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This portable carbon-dating device is going to revolutionise field archaeology

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posted on Apr, 6 2015 @ 08:55 AM
Seams like science has made available what has always been a dream for archeologist: A portable carbon dating device. Now field archeologist will have the possibility to carbon date sites, objects on the spot.

The ability to date whatever you like, wherever you like, is the archaeologist’s dream. And it looks like a new carbon-dating technique is about to help make that dream come true.

It seems that DigVentures weren’t the only ones promoting groundbreaking innovation last week. A new radio carbon dating technique looks set to join Digital Dig Team as one of the biggest tech innovations set to revolutionise field archaeology this year.

Developed by the University of Liverpool, the new technique uses a Quadrupole Mass Spectrometer, which will reduce the time it takes to get carbon-dating results from a number of weeks to just a couple of days. Even better than that, it can be used on site without needing to send samples away.

The science

Carbon dating determines the age of archaeological objects, or how long ago a creature died, by measuring the amount of Carbon -14 remaining inside. The method is based on the theory that every living organism contains a small but constant proportion of this radioactive carbon isotope.

When the organism dies the C-14 is no longer replaced and that which remains decays at a constant rate. The time it takes for one half of a radioactive isotope to decay is known as its ‘half-life. By knowing the half-life of C-14 and estimating how many C-14 atoms the organism contained before it died, we can calculate the age of an object or creature at time of death.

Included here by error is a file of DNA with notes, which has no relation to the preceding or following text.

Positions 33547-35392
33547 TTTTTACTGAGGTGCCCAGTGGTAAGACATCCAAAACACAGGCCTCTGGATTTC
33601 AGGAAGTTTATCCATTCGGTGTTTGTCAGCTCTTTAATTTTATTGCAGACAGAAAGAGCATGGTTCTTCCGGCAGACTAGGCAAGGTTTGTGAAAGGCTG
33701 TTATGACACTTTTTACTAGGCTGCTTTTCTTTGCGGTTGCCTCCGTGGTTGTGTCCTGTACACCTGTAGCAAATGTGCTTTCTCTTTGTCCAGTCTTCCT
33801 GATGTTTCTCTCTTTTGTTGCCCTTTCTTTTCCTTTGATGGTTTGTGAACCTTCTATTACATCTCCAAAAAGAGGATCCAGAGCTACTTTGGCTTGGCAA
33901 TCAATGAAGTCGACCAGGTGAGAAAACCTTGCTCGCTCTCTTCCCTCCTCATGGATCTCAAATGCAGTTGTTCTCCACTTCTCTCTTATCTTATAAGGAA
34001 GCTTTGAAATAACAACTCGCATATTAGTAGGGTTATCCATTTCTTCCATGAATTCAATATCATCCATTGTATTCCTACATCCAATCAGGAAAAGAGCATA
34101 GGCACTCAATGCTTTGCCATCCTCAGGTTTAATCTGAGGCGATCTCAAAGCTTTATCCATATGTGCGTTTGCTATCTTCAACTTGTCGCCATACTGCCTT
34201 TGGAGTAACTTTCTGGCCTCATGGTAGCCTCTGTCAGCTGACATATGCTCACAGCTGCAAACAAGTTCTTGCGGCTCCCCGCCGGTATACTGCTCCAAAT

posted on Apr, 6 2015 @ 10:20 AM
a reply to: Telos

Well, most digs are done after extensive research, mapping and laying out datums and what not to get a good idea of what they are going up against, usually a few test holes are dug to determine where to dig, or a thorough search of an area is done.

The whole point of a dig isn't to determine the age of objects found right there and then, it's to gather data on where objects are found in relation to where other objects before have been found or where the research suggest they should be found.
Once all artifacts have been uncovered, mapped out in the units, sifted, bagged, etc. they are brought to a lab, cleaned, tagged, and put into a catalog, they are then usually bagged again and sent to a storage facility where they are sorted in various drawers and cabinets, and such.
Only then they will go through significant findings to properly date the artifact. But 9 times out of 10 by time it gets to that point it's already been dated through methods like stratigraphy, cross relation to previous findings, document research etc.

The main issue with C14 is that you need to be in a controlled environment so contamination can't happen, if you did this in the field it'll have a certain degree of false readings.
It'll be sometime before the tight knit community of archaeologists accept this, I've volunteered on a few digs and so far all seem to stick to conventional methods.

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